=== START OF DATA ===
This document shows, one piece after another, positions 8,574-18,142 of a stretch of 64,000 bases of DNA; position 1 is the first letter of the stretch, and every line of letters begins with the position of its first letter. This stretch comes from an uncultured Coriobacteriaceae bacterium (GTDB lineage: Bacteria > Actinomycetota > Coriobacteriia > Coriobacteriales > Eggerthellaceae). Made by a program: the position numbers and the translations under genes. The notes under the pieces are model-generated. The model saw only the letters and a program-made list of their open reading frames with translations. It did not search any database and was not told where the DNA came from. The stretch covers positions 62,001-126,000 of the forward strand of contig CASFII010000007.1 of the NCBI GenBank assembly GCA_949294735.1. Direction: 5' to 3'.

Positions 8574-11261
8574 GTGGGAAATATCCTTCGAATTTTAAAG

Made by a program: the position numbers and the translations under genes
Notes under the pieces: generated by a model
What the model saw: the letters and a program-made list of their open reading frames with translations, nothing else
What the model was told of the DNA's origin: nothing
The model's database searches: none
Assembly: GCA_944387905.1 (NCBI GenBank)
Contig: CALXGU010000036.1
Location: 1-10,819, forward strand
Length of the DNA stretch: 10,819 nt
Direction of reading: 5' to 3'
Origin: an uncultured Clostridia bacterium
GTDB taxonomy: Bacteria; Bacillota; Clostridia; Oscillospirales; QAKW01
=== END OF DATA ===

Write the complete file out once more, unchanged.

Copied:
This document shows, one piece after another, positions 8,574-18,142 of a stretch of 64,000 bases of DNA; position 1 is the first letter of the stretch, and every line of letters begins with the position of its first letter. This stretch comes from an uncultured Coriobacteriaceae bacterium (GTDB lineage: Bacteria > Actinomycetota > Coriobacteriia > Coriobacteriales > Eggerthellaceae). Made by a program: the position numbers and the translations under genes. The notes under the pieces are model-generated. The model saw only the letters and a program-made list of their open reading frames with translations. It did not search any database and was not told where the DNA came from. The stretch covers positions 62,001-126,000 of the forward strand of contig CASFII010000007.1 of the NCBI GenBank assembly GCA_949294735.1. Direction: 5' to 3'.

Positions 8574-11261
8574 GTGGGAAATATCCTTCGAATTTTAAAG

Made by a program: the position numbers and the translations under genes
Notes under the pieces: generated by a model
What the model saw: the letters and a program-made list of their open reading frames with translations, nothing else
What the model was told of the DNA's origin: nothing
The model's database searches: none
Assembly: GCA_944387905.1 (NCBI GenBank)
Contig: CALXGU010000036.1
Location: 1-10,819, forward strand
Length of the DNA stretch: 10,819 nt
Direction of reading: 5' to 3'
Origin: an uncultured Clostridia bacterium
GTDB taxonomy: Bacteria; Bacillota; Clostridia; Oscillospirales; QAKW01